Les Burdett, a long-time curator at the picturesque Adelaide Oval, was one of those who sought a result after tea on the fifth day. He often achieved his aim, but even when he fell agonisingly short it usually provided great excitement.

One of the side benefits of the increase in short-form cricket has been the increased haste in Test match batting. Add to that regulations that allow time lost to weather to be made up, and the percentage of results achieved in Test cricket is greatly improved.

If administrators are serious about promoting Test cricket, they should come down hard on any player, coach or official who tries to influence the preparation of a pitch. And while they are at it, they should threaten to take Tests away from administrations that conjure up lifeless pitches; if they transgress a second time, follow through on the threat.

For both teams, the pitch is an important participant in every Test. Producing a good surface is just as crucial to the contest as the performance of any individual player.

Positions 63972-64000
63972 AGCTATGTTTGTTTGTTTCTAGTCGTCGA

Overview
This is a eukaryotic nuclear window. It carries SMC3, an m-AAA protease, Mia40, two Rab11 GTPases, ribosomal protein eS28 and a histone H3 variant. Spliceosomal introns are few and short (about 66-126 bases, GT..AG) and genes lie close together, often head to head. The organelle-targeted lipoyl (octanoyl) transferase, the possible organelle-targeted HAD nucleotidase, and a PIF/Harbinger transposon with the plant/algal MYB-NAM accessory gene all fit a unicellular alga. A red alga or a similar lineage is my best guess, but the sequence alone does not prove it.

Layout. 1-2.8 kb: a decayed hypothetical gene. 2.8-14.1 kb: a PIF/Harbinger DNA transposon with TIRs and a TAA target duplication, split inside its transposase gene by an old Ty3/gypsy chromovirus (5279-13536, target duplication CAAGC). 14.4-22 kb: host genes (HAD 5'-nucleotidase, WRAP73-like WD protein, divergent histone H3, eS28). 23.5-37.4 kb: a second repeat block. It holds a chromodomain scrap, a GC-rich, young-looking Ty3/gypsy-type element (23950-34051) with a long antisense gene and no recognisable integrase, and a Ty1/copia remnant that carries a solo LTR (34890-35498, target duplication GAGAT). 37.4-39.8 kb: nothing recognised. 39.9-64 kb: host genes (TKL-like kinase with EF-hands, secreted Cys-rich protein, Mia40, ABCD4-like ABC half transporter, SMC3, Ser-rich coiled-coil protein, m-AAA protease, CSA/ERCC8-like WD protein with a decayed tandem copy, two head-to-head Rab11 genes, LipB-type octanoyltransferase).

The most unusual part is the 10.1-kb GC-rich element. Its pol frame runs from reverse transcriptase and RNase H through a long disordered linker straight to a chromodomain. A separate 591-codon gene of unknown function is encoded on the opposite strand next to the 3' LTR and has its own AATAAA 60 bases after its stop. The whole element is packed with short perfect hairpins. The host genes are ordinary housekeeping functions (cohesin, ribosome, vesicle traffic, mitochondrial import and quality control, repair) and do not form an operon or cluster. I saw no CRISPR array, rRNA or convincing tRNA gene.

The reasons for the difficulty in predicting a series between two neighbours - not quite as combative as India and Pakistan but still fierce rivals - are many and varied. The vast improvement in New Zealand's play, inspired by the vibrant captaincy of Brendon McCullum and a penetrating attack, is a major reason. For Australia, there are the bulk retirements and the appointment of a new captain, leading to uncertainty surrounding the squad. And finally there's the history-making first day-night Test using pink balls, adding to the conjecture.

There's no doubt the success of day-night Test cricket would be an enormous boost to the format but the precarious nature of the experiment is almost exclusively down to the viability of the ball. Currently the pink ball's approval rating among local players has slumped to the level of the Australian Opposition leader. This adds to the mystery surrounding the series.

Hopefully there'll soon be a breakthrough in day-night ball manufacture, because the outcome of this experiment is too important to the future of Test cricket for it to fail.

New Zealand's resurgence has been a triumph for positive play and swing bowling. McCullum's insistence on aggression has sometimes led to his own downfall as a batsman but the overall results have been an overwhelming success. What makes this ploy so surprising is the conservative nature of Kiwis in general and (until lately) their cricket team in particular.